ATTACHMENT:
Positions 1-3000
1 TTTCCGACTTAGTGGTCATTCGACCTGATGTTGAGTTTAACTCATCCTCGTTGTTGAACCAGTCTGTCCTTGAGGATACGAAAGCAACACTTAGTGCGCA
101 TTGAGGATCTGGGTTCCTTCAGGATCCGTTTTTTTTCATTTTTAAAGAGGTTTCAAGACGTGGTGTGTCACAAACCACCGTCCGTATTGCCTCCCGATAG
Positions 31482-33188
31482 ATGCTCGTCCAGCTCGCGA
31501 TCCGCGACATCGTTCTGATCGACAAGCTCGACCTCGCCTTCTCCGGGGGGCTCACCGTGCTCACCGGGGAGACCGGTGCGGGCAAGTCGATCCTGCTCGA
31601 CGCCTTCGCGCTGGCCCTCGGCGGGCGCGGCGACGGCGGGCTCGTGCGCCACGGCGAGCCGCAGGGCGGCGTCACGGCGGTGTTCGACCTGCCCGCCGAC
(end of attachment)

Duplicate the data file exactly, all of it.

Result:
Positions 1-3000
1 TTTCCGACTTAGTGGTCATTCGACCTGATGTTGAGTTTAACTCATCCTCGTTGTTGAACCAGTCTGTCCTTGAGGATACGAAAGCAACACTTAGTGCGCA
101 TTGAGGATCTGGGTTCCTTCAGGATCCGTTTTTTTTCATTTTTAAAGAGGTTTCAAGACGTGGTGTGTCACAAACCACCGTCCGTATTGCCTCCCGATAG
Positions 31482-33188
31482 ATGCTCGTCCAGCTCGCGA
31501 TCCGCGACATCGTTCTGATCGACAAGCTCGACCTCGCCTTCTCCGGGGGGCTCACCGTGCTCACCGGGGAGACCGGTGCGGGCAAGTCGATCCTGCTCGA
31601 CGCCTTCGCGCTGGCCCTCGGCGGGCGCGGCGACGGCGGGCTCGTGCGCCACGGCGAGCCGCAGGGCGGCGTCACGGCGGTGTTCGACCTGCCCGCCGAC